Before Judges Havey, Skillman and P.g. Levy.
The opinion of the court was delivered by: The opinion of the court was delivered by Skillman, J.A.D.
 Submitted September 23, 1998
On appeal from Superior Court of New Jersey, Chancery Division, Family Part, Camden County.
C.B., a sixteen-year-old boy, was charged with acts of juvenile delinquency which, if committed by an adult, would constitute possession of marijuana, in violation of N.J.S.A. 2C:35-10a(1), possession of marijuana with the intent to distribute, in violation of N.J.S.A. 2C:35-5b(2), and possession of marijuana within 1,000 feet of a school with the intent to distribute, in violation of N.J.S.A. 2C:35-7. Defendant filed a motion to suppress the evidence upon which these charges were based. After an evidentiary hearing, the trial court denied the motion. The juvenile subsequently pled guilty to an amended charge of fourth degree conspiracy to possess marijuana, in violation of N.J.S.A. 2C:5-2. The trial court then sentenced the juvenile to a one-year term of probation.
On appeal, the juvenile argues that the trial court erred in denying his motion to suppress. We reject this argument and affirm the adjudication of delinquency.
At the hearing on the juvenile's motion to suppress, Officer Dayton, a member of the Camden Police Department, testified that he and his partner were on routine patrol in a marked police van around 11:30 a.m. on May 7, 1997, when they received a radio dispatch to investigate a report of a man with a gun at the intersection of 9th and Pearl Streets. This dispatch, which was apparently based on an anonymous tip received at police headquarters, did not include any description of the person alleged to be in possession of the gun. Upon their arrival at the intersection less than two minutes later, the officers observed three or four individuals, one of whom was the juvenile. When the juvenile saw the police approaching, he got onto a bicycle and fled the area. After following the juvenile for a block or two without activating their siren, the police drove their van alongside his bicycle. The juvenile stopped, got off his bicycle and put his hands into his pockets. The officers got out of their van, approached the juvenile and directed him to remove his hands from his pockets. At this point, Dayton grabbed the juvenile's hands and pulled them out of his pockets; according to Dayton, he did this because he "wanted to make sure that [the juvenile] was not going for a gun." As the juvenile's hands came out of his pockets, a sandwich bag containing what was later determined to be marijuana fell to the ground. The officers then arrested the juvenile.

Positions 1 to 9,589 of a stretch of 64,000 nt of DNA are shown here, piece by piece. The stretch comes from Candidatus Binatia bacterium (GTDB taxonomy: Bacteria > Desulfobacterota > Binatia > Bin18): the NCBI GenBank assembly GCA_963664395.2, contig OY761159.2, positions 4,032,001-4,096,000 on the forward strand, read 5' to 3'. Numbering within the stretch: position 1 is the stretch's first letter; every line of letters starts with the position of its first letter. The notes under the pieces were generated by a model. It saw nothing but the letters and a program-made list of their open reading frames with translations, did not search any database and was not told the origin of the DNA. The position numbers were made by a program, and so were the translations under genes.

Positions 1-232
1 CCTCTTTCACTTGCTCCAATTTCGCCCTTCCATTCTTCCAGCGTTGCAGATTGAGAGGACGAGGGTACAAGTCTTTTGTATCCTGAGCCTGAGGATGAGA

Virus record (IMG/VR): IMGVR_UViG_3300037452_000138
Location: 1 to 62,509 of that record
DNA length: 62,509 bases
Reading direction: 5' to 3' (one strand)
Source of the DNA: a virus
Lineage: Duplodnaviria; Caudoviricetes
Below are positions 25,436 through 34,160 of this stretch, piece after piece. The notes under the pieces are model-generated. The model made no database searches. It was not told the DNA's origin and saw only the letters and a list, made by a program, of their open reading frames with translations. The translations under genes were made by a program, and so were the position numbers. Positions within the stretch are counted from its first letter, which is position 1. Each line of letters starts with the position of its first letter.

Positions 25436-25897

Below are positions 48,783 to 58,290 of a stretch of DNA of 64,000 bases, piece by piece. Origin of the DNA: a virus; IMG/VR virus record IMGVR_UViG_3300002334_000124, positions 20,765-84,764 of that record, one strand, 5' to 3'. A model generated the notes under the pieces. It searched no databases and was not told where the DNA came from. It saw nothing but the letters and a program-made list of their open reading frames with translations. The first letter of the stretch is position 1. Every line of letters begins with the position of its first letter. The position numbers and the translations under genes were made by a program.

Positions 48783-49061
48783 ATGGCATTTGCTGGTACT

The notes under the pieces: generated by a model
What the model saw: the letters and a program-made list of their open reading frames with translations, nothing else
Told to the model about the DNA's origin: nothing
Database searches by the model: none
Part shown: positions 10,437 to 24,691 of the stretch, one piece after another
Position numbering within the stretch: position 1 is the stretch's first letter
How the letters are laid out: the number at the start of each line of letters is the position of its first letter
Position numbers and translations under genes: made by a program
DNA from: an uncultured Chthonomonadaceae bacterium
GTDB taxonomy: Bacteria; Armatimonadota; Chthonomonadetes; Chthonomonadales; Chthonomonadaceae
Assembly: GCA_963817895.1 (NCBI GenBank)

The trial court found that the radio dispatch concerning a man with a gun at the intersection where the juvenile was standing and his flight upon seeing the police created "reasonable suspicion that the juvenile was involved in some criminal activity." The court also found that in view of the report concerning a man with a gun, the officers' actions in pulling the juvenile's hands out of his pockets "was a conservative method of self protection."
The juvenile argues that the police did not have sufficient evidence to justify a reasonable suspicion that he was armed and dangerous and consequently that they violated his rights under the Fourth Amendment to the United States Constitution and Article I, paragraph 7, of the New Jersey Constitution by stopping him and forcibly removing his hands from his pockets. The juvenile's argument presents two questions: first, at what point in time was the juvenile subject to an investigatory stop which implicated his constitutional rights, and secondly, did the police have the reasonable suspicion required to justify the stop. We address these questions in order.
"Under New Jersey law, a stop occurs when the police act in such a way that a reasonable person would believe that he or she is not free to leave." State v. Citarella, 154 N.J. 272, 280 (1998). Under this test, the police do not effectuate a stop simply by approaching a person to ask questions, State v. Davis, 104 N.J. 490, 497 (1986); State v. Riccardi, 284 N.J. Super. 459, 467 (App. Div. 1995), or by following a person in a police vehicle. State v. Hughes, 296 N.J. Super. 291, 296-98 (App. Div.), certif. denied, 149 N.J. 410 (1997); cf. State v. Tucker, 136 N.J. 158, 173 (1994).